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given parent entity

@Entity
public class Expenditure implements Serializable {
...
    @OneToMany(mappedBy = "expenditure", cascade = CascadeType.ALL, orphanRemoval = true)
    @OrderBy()
    private List<ExpenditurePeriod> periods = new ArrayList<ExpenditurePeriod>();

    @Version
    private Integer version = 0;
...
}

and child one

@Entity
public class ExpenditurePeriod implements Serializable {
...
    @ManyToOne
    @JoinColumn(name="expenditure_id", nullable = false)
    private Expenditure expenditure;
...
}

While updating both parent and child in one transaction, org.hibernate.StaleObjectStateException is thrown: Row was updated or deleted by another transaction (or unsaved-value mapping was incorrect):

Indeed, hibernate issues two sql updates: one changing parent properties and another changing child properties. Do you know a way to get rid of parent update changing child? The update results both in inefficiency and false positive for optimistic lock. Note, that both child and parent save their state in DB correctly.

Hibernate version is 3.5.1-Final

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1 Answer 1

(...) Indeed, hibernate issues two sql updates: one changing parent properties and another changing child properties.

If you updated both parent and child in one transaction, isn't this the expected result?

Do you know a way to get rid of parent update changing child? The update results both in inefficiency and false positive for optimistic lock.

I don't understand the problem and couldn't reproduce it. The following test method (that runs inside a transaction) works for me (and it generates two updates as expected since I modified both the parent and one child).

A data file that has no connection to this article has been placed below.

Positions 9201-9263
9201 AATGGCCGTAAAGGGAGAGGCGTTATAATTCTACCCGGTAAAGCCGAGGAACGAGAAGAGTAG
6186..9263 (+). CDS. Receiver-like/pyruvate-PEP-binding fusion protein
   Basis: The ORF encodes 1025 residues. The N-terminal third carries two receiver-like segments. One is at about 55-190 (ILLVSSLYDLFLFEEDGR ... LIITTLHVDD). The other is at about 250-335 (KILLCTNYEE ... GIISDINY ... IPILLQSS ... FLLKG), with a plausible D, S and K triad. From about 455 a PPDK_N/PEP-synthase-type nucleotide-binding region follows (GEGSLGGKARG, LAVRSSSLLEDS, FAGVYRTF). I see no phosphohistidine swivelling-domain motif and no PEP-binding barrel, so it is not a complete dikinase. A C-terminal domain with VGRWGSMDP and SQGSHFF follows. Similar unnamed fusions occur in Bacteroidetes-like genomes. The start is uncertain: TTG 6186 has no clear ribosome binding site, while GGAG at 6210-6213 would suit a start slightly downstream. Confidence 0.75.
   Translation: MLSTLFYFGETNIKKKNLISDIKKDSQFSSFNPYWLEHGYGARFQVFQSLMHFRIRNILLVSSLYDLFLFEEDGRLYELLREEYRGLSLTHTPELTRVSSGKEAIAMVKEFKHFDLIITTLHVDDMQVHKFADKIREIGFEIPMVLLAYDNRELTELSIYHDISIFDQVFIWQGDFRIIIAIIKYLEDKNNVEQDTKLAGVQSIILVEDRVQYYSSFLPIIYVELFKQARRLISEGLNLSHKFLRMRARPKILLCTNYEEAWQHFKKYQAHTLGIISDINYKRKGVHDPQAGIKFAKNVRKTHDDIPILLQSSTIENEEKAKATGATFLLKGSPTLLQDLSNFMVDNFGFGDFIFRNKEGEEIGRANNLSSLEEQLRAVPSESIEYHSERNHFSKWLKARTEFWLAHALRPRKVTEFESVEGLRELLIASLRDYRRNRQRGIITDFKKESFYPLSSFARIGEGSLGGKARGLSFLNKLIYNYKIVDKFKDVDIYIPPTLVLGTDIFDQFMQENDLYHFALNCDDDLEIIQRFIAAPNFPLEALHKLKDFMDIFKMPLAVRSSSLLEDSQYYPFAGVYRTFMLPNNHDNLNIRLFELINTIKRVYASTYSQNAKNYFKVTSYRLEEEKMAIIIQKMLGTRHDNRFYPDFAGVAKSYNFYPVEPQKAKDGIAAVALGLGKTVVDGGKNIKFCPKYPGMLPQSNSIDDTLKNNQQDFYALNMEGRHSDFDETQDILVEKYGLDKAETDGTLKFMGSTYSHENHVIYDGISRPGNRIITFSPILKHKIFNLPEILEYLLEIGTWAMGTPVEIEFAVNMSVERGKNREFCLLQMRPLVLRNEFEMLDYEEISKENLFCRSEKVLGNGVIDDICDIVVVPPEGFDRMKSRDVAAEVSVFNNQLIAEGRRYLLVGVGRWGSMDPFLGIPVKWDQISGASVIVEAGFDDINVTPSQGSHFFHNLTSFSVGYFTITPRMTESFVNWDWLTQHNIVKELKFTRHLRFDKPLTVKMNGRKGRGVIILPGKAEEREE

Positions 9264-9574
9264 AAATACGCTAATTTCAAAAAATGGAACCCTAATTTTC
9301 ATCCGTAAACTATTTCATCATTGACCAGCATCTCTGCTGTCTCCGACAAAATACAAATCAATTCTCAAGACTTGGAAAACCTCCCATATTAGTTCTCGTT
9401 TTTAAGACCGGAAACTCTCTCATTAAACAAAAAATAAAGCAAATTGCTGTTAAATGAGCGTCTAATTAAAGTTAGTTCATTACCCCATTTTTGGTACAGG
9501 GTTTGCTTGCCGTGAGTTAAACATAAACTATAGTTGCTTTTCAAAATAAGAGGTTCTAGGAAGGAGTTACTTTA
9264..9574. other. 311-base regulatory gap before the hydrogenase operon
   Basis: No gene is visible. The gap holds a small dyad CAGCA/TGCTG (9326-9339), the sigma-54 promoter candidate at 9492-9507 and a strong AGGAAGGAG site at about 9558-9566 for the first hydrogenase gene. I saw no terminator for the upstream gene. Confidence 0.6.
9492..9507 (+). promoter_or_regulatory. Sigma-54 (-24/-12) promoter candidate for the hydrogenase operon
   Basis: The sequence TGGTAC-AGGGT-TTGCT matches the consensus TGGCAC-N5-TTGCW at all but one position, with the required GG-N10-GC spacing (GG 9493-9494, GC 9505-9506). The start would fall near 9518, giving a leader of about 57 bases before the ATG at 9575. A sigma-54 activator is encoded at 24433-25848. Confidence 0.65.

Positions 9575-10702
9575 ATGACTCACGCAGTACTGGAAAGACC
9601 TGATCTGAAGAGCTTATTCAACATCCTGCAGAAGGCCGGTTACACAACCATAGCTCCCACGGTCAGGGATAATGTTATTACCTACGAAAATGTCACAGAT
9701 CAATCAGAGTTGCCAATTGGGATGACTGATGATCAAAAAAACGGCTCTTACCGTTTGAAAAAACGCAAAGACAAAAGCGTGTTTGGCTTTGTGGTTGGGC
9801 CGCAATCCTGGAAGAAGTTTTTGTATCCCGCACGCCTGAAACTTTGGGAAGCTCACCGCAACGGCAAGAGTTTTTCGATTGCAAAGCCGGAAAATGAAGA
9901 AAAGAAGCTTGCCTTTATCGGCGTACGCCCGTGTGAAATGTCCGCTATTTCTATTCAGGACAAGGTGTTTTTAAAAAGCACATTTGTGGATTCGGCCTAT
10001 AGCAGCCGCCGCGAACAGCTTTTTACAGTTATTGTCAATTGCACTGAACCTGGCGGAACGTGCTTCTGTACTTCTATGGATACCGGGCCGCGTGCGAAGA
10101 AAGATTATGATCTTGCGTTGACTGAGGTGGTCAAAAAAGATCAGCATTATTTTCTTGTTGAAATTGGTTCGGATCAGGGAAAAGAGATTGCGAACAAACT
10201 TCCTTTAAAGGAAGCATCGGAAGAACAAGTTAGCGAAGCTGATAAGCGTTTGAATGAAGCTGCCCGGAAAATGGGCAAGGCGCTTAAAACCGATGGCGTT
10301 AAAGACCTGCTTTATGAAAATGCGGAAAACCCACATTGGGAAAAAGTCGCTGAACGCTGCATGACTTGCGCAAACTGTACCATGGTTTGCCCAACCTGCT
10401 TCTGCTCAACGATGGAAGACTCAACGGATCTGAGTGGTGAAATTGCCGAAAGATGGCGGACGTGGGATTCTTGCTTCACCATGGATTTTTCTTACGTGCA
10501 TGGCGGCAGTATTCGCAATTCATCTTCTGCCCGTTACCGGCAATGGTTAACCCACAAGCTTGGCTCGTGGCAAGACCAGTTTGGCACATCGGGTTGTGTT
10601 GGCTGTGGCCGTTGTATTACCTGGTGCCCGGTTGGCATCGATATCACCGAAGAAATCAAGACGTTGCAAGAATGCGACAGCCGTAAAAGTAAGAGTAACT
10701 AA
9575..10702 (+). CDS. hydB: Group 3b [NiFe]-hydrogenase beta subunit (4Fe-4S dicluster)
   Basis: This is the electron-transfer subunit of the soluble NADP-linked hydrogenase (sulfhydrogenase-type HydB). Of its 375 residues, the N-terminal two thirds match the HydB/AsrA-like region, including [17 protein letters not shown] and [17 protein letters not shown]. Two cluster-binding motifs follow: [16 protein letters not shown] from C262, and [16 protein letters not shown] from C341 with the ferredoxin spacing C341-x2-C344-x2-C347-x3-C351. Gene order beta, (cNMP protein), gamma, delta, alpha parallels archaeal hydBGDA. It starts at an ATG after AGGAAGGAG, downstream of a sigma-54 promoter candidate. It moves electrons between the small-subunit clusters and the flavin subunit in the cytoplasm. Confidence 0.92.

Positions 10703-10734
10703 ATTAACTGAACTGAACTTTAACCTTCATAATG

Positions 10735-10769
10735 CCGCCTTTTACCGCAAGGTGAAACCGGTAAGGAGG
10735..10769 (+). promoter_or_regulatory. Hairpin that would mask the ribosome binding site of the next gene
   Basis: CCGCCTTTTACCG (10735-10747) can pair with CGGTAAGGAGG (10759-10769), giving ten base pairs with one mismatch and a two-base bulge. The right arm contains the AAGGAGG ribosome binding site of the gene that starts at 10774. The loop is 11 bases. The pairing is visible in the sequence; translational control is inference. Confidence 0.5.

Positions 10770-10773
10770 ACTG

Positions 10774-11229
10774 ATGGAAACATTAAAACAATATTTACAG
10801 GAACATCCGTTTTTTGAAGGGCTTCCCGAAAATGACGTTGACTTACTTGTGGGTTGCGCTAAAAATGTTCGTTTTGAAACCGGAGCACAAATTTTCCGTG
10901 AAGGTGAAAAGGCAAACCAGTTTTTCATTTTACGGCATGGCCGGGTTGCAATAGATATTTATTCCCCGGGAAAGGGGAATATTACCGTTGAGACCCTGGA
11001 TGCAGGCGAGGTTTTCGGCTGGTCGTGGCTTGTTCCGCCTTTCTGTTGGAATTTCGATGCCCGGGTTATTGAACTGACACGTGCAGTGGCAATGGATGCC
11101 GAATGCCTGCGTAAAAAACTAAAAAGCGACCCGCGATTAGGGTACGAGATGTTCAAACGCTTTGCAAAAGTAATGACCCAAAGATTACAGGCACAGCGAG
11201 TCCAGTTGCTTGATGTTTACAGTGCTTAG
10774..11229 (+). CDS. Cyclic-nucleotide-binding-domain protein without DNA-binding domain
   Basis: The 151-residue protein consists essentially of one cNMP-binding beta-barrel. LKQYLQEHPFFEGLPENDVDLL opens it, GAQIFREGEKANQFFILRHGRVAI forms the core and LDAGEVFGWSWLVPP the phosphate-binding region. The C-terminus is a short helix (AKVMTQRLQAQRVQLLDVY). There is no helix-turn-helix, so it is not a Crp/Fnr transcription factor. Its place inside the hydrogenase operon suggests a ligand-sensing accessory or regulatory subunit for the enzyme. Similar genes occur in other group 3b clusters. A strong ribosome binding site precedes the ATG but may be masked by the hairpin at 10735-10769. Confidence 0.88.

@Test
public void testUpdate() {
    Expenditure expenditure = new Expenditure();
    ExpenditurePeriod expenditurePeriod1 = new ExpenditurePeriod();
    ExpenditurePeriod expenditurePeriod2 = new ExpenditurePeriod();

    expenditure.getPeriods().add(expenditurePeriod1);
    expenditure.getPeriods().add(expenditurePeriod2);
    expenditurePeriod1.setExpenditure(expenditure);
    expenditurePeriod2.setExpenditure(expenditure);

    em.persist(expenditure);
    em.flush();

    assertNotNull(expenditure.getId());
    assertNotNull(expenditurePeriod1.getId());
    assertNotNull(expenditurePeriod2.getId());
    assertEquals(Integer.valueOf(0), expenditure.getVersion());
    assertEquals(Integer.valueOf(0), expenditurePeriod1.getVersion());
    assertEquals(Integer.valueOf(0), expenditurePeriod2.getVersion());

    expenditure.setProperty("a");
    expenditurePeriod1.setProperty("b");

    em.merge(expenditure);
    em.flush();

    assertEquals(Integer.valueOf(1), expenditure.getVersion());
    assertEquals(Integer.valueOf(1), expenditurePeriod1.getVersion());
    assertEquals(Integer.valueOf(0), expenditurePeriod2.getVersion());
}

If this is not representative of your situation, please clarify.

share|improve this answer
    
Sorry, there are two parent updates for me. One when updating parent and another one updating child. Will look into the test case and put result below. –  Alexander Vasiljev Apr 29 '10 at 3:02
    
My first attempt to create a test that emulates broken versioning did not succeed. I'd make further attempts to see whether this is really Spring-specific or perhaps naturalId-specific issue. –  Alexander Vasiljev Apr 29 '10 at 9:37

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